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ABC to air film on response of New Orleans women religious to Katrina
Catholic News Service


CINCINNATI — ABC affiliates will air an hourlong documentary on the response of women religious in New Orleans to the devastation wrought by 2005's Hurricane Katrina on select Sundays between Sept. 23 and Nov. 18.

"We Shall Not Be Moved: The Catholic Sisters of New Orleans" was made available to ABC affiliates from the Interfaith Broadcasting Commission as part of ABC's four-part "Vision and Values" series for 2012-13. A listing of broadcasts can be found at www.interfaithbroadcasting.com.

The film project was coordinated and led by SC Ministry Foundation in Cincinnati, which organized the fundraising effort to make the documentary. Funders represent the Assembly of Catholic Foundations and other Catholic foundations and congregations of women religious.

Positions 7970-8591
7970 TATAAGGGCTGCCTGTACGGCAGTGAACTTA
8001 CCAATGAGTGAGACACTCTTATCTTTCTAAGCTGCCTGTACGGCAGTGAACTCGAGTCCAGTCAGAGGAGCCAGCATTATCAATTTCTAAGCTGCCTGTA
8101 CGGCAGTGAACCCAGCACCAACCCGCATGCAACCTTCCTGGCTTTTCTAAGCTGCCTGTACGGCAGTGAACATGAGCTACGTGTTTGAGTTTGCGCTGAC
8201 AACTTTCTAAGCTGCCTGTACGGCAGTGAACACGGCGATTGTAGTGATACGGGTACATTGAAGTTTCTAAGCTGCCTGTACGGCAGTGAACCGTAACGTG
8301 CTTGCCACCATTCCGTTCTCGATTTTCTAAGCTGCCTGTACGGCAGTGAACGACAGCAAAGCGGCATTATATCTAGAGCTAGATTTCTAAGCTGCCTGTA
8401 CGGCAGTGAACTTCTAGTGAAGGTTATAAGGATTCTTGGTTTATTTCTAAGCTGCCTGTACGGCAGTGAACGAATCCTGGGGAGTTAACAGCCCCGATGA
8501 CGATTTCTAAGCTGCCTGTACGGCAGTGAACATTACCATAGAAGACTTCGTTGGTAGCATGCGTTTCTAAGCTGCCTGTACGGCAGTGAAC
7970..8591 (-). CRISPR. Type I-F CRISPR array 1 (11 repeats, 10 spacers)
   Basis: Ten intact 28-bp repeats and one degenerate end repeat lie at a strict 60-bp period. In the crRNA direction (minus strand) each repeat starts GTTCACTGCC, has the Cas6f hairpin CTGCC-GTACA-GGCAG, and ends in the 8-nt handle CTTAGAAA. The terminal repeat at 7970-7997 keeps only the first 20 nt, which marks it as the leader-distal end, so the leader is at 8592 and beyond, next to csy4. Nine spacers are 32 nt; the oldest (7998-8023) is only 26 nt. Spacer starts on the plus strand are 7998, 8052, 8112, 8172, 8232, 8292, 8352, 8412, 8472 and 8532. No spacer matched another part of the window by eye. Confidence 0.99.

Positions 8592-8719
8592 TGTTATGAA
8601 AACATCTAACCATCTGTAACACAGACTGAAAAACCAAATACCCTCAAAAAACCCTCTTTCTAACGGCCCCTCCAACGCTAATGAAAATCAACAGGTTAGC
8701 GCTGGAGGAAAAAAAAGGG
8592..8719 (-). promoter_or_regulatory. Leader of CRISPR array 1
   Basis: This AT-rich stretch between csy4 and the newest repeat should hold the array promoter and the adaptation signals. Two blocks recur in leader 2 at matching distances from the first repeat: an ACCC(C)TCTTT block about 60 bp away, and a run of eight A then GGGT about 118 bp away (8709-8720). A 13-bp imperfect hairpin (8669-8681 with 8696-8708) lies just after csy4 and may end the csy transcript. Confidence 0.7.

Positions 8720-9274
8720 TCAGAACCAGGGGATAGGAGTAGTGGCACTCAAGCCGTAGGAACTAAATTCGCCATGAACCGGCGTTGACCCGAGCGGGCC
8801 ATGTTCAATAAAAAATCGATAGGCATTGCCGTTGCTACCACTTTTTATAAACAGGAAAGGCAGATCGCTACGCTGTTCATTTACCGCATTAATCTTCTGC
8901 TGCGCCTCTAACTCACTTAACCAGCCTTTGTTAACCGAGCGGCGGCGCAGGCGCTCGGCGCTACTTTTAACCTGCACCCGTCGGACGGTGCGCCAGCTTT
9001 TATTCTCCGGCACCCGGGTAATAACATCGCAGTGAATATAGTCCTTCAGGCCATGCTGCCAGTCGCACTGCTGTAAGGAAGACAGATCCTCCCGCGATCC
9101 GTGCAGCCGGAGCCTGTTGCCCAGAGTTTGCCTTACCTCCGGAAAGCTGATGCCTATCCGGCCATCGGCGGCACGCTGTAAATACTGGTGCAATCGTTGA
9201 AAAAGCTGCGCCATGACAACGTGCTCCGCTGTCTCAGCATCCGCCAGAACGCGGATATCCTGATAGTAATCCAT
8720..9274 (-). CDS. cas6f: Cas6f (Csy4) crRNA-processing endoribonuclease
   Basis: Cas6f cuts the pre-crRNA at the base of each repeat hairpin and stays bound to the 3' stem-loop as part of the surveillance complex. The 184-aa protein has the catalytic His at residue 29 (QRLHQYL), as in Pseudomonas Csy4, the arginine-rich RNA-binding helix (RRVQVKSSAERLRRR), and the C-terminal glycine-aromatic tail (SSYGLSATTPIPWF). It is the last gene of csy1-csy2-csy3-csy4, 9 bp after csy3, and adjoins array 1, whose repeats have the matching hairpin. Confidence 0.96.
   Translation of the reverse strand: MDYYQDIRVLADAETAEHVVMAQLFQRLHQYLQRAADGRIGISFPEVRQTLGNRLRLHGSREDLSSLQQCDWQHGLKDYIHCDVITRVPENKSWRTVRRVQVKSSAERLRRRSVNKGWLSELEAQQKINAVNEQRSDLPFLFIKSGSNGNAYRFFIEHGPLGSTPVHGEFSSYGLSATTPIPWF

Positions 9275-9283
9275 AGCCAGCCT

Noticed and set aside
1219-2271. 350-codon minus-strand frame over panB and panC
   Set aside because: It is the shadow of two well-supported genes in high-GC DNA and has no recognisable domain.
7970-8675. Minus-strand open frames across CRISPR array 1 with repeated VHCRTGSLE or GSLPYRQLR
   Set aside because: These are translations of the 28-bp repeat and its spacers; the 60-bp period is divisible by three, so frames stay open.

The documentary "elevates the program from the level of a "Katrina brick-and-mortar rebuilding chronicle' to a complex and fascinating journey with women religious who faced an uncertain personal and public future," said a statement from Sister Judith Ann Zielinski, a Sister of St. Francis of Sylvania, Ohio, who wrote and produced "We Shall Not Be Moved."

"Their choices were not uniform, simple or immediate," said Sister Judith Ann, who is with NewGroup Media in South Bend, Ind. "However, all six congregations, with an average of 175 years of combined service to New Orleans, reconfirmed their commitment to the city and its people."

The longest-serving community profiled is the Ursuline Sisters, who have been in New Orleans since 1727; the "newest" is the Teresian Sisters, in New Orleans since 1915. Other orders featured in the documentary and the first year they arrived in the city are the Carmelites (1835), the Sisters of the Holy Family (1842), the Marianites of Holy Cross (1849) and the Congregation of St. Joseph (1854).

The orders lost ministries to Katrina's fury, including high schools, child development centers, community centers and a nursing home in which 17 elderly patients died waiting to be rescued. Yet each order overcame obstacles to repair or rebuild their facilities.

"People will be uplifted by these inspirational stories," said a statement from Sister Sally Duffy, a Sister of Charity, who is executive producer of the documentary.



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